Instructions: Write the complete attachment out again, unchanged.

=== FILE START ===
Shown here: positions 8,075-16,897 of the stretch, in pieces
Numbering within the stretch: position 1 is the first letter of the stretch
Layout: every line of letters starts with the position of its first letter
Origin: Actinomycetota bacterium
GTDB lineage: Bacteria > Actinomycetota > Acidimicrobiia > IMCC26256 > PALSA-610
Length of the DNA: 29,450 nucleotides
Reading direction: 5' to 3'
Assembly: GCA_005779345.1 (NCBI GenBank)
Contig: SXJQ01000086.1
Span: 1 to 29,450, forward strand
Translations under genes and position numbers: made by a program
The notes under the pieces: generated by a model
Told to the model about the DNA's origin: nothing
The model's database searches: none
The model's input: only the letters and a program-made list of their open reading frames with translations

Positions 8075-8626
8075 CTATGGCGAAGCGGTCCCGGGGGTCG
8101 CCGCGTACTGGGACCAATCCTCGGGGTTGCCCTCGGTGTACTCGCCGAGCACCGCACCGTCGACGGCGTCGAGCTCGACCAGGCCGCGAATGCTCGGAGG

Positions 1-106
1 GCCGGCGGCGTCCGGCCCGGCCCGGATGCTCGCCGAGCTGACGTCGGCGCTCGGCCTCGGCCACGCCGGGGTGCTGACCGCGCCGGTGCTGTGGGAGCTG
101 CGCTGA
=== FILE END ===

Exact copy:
Shown here: positions 8,075-16,897 of the stretch, in pieces
Numbering within the stretch: position 1 is the first letter of the stretch
Layout: every line of letters starts with the position of its first letter
Origin: Actinomycetota bacterium
GTDB lineage: Bacteria > Actinomycetota > Acidimicrobiia > IMCC26256 > PALSA-610
Length of the DNA: 29,450 nucleotides
Reading direction: 5' to 3'
Assembly: GCA_005779345.1 (NCBI GenBank)
Contig: SXJQ01000086.1
Span: 1 to 29,450, forward strand
Translations under genes and position numbers: made by a program
The notes under the pieces: generated by a model
Told to the model about the DNA's origin: nothing
The model's database searches: none
The model's input: only the letters and a program-made list of their open reading frames with translations

Positions 8075-8626
8075 CTATGGCGAAGCGGTCCCGGGGGTCG
8101 CCGCGTACTGGGACCAATCCTCGGGGTTGCCCTCGGTGTACTCGCCGAGCACCGCACCGTCGACGGCGTCGAGCTCGACCAGGCCGCGAATGCTCGGAGG

Positions 1-106
1 GCCGGCGGCGTCCGGCCCGGCCCGGATGCTCGCCGAGCTGACGTCGGCGCTCGGCCTCGGCCACGCCGGGGTGCTGACCGCGCCGGTGCTGTGGGAGCTG
101 CGCTGA